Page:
30 Mar 2010, 4:46pm
Latest Wildlife News Too Ludicrous For Words
by admin

300 Wolves in Yellowstone

A predator’s welcome

By DANIEL PERSON, Bozeman Daily Chronicle, March 28, 2010 [here]

YELLOWSTONE NATIONAL PARK — In the wide swath of grassland and marsh that is the Lamar Valley, groups of bison, elk and pronghorn antelope bed down under an unseasonably warm March sun as an occasional coyote darts across the rolling prairie.

But on a rocky knoll beside the highway that gives park visitors a good vantage point on the landscape, sleek scopes and telephoto lenses are trained not on the lounging herds but on a steep draw on the far side of the Lamar River.

There, a pack of gray wolves has been visible, on and off, since about 9 a.m. Even as the wolves, like their prey, lay low for the afternoon, the scopes and eager visitors stay focused on the far hillside in hopes of catching a glimpse of the animal that had recently been the stuff of bedtime stories.

Fifteen years ago this month what has been called the most controversial feat of conservation in United States’ history took place in this valley.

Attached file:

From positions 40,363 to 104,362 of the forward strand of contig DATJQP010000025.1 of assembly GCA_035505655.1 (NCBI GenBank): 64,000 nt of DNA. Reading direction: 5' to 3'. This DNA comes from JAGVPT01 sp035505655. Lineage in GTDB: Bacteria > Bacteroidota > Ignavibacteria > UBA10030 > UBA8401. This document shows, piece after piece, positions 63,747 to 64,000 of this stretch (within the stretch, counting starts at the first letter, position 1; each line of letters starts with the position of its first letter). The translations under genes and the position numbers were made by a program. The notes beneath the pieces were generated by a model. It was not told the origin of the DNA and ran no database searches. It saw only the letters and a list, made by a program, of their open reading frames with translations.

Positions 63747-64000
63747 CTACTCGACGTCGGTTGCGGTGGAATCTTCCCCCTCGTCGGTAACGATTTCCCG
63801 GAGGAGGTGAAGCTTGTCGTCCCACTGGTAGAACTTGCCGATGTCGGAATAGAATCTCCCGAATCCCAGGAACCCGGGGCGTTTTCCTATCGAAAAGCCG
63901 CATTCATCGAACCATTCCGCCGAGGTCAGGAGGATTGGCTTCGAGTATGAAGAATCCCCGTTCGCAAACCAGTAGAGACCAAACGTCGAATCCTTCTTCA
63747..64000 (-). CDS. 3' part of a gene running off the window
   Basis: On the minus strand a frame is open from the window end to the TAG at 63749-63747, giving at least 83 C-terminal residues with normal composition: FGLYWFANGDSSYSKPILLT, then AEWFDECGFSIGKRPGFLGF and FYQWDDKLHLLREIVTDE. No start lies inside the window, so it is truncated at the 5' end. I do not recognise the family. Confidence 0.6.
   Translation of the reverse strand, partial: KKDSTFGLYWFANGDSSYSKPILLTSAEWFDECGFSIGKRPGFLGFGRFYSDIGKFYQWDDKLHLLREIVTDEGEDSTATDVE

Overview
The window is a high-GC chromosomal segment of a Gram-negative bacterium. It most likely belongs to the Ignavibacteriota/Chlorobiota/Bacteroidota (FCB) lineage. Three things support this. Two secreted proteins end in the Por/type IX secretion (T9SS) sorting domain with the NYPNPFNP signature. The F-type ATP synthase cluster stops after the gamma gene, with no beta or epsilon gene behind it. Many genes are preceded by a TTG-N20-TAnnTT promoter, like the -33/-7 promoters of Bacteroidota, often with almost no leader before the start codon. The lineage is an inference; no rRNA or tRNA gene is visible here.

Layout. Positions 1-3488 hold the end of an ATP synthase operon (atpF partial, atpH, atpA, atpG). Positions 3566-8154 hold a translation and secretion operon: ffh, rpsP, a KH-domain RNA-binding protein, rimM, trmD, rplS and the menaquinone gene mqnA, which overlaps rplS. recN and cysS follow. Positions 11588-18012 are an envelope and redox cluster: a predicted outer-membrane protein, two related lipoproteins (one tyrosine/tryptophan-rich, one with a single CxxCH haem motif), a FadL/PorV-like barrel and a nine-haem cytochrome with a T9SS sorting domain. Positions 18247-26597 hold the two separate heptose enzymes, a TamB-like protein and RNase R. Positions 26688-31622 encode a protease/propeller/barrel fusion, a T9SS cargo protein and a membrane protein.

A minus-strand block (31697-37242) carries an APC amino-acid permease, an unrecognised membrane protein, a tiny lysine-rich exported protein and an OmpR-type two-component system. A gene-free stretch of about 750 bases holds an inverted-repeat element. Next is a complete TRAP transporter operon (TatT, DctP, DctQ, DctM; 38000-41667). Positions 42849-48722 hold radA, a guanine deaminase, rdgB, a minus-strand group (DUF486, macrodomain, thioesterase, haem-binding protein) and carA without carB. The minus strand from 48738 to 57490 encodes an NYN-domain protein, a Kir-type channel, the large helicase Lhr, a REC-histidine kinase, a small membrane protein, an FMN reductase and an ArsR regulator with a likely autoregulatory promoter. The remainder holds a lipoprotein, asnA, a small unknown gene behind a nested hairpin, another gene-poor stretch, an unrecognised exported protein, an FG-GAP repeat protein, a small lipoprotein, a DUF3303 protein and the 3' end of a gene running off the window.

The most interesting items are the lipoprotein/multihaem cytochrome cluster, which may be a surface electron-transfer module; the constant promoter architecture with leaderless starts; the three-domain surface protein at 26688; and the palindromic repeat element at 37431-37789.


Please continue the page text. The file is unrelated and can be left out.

On March 21, 1995, the gates of three acclimation pens holding 15 Alberta-born wolves were opened, reintroducing the gray wolf to a prized ecosystem that had not seen the keystone predator for 70 years.

For at least half a century prior, scientists had hypothesized on what was lost when the wolves disappeared. Did it allow for too many elk? How about deer? If so, at what cost? The loss of a native grass? Or was it more profound? Was it the loss of “wildness,” wherein, Henry David Thoreau once wrote, “is the preservation of the world”?

Fifteen years after reintroduction, with more than 300 wolves now in the Greater Yellowstone Ecosystem, the region still grapples with the question: What do wolves mean for this slice of America famous for both the wilderness tamed by Marlboro cowboys and the wilderness yet untouched by man? …

“The historical expectation people had — the system is no longer able to produce that,” said Carolyn Sime, wolf program coordinator for FWP. “We are no longer offering the Gardiner late hunt because the elk aren’t there.” … [more]

Note: Marlboro cowboys? Wilderness yet untouched by man? Global warming after the coldest winter in 30 years? The degree of flowery ignorance and mythology expressed here is off the charts. Danny must have gone to public schools. Also, he sees things, like elk herds, that aren’t there. Probably the drugs.



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